On the banks of the Beas river, surrounded by the majestic Pir Panjal, Parvati, and Bara Bhangal mountain ranges, lies Manali - one of the most popular hill resorts in India. Manali is also the gateway to the exotic Lahaul and Spiti valleys.

Mukteshwar is a quaint and peaceful hill town in Kumaon - Uttarakhand surrounded by thick coniferous forest; it offers 180 degree panoramic views of the mighty Himalayan peaks Neelkanth, Trishul, Nandaghunti, Nanda Devi, Panchchuli. Famous hunter Jim Corbett mentioned Mukteshwar in his 1944 AD classic book ‘The Man Eaters Of Kumaon’.

Stunning green hills of rolling tea plantations surround breathtaking Munnar. The town provides a completely relaxing and therapeutic experience for jaded city dwellers - misty mornings, sweet scented air, whispering breezes and a chance to walk in the clouds.

Mussoorie is a popular hill station in the Garhwal Himalayas. Due to its panoramic views and its proximity to Delhi, Mussoorie has been a favourite weekend destination for visitors from the nearby plains since the time of the Raj.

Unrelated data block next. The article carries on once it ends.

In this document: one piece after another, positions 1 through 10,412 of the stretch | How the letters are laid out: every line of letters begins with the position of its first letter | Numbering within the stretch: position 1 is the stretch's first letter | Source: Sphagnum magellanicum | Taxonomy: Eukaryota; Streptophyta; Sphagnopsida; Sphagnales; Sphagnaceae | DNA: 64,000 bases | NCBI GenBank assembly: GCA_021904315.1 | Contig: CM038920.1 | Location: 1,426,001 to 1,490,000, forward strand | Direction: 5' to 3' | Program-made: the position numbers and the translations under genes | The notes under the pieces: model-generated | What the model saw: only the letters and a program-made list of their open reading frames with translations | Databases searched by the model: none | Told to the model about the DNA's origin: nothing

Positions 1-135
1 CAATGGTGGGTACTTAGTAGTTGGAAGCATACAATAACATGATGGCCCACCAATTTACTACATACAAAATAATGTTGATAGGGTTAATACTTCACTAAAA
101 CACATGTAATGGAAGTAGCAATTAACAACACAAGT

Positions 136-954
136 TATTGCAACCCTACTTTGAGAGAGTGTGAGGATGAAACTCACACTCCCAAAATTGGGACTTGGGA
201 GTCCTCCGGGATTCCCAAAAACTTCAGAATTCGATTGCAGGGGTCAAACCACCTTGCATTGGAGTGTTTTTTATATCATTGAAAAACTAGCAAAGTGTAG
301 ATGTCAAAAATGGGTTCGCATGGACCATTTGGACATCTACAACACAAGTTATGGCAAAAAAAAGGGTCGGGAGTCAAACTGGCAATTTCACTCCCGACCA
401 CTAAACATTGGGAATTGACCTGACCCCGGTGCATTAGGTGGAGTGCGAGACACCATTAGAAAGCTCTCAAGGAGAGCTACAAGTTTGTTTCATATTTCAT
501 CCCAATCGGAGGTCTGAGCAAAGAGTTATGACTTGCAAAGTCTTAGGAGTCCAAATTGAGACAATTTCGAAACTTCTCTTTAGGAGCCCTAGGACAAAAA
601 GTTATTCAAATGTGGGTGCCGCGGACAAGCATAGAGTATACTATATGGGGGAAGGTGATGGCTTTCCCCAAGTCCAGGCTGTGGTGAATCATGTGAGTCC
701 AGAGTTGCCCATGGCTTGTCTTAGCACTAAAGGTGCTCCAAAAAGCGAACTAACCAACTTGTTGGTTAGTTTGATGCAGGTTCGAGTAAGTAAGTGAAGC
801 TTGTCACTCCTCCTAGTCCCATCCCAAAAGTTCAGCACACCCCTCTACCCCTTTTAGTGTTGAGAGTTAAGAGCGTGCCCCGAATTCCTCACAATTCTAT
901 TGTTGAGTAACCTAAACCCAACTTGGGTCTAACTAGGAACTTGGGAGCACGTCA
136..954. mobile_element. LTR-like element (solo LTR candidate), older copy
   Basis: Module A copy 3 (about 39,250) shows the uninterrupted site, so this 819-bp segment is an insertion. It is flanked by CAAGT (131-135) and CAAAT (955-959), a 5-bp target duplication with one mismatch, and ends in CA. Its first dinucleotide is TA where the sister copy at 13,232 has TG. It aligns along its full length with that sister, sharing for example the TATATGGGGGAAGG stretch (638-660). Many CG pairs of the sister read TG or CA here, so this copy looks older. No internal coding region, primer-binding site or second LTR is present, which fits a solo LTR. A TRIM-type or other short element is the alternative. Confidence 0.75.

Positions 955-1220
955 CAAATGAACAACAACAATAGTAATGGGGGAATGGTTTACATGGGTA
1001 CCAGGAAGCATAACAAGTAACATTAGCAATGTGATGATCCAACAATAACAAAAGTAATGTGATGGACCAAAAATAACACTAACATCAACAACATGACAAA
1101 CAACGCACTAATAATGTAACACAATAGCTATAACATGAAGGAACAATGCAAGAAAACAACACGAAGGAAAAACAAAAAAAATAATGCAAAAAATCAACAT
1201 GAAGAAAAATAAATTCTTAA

The beautiful small township of Pelling lies 115 km from the state capital Gangtok. Known for its grand views of Kanchenjunga, the world’s third highest mountain, which rises to 9390m. Pelling is perched at an altitude of 2400m, and is a traveller’s delight due to its strategic location in the eastern Himalayas.

A long time ago Kumaoni queen Padmini was smitten with the scenic vista of this hill town leading to her king Sukhdev naming the area queen’s meadow or Ranikhet. Ranikhet still retains the unspoilt charm and sylvan surrounding that provides panoramic views to the Himalayan peaks.

A beautiful hill city tucked in the lap of Himalayas, Shimla retains much of its old world charm and nostalgic influence of the British Raj when it was the designated “summer capital” of India.

Srinagar, the exotic summer capital of Kashmir is an enigma shrouded in a veil of mystery, a fusion of beauty, culture and history that mesmerises, enthrals and still sows a seed of doubt in the mind of the departing traveller that a single visit is not enough to touch its heart.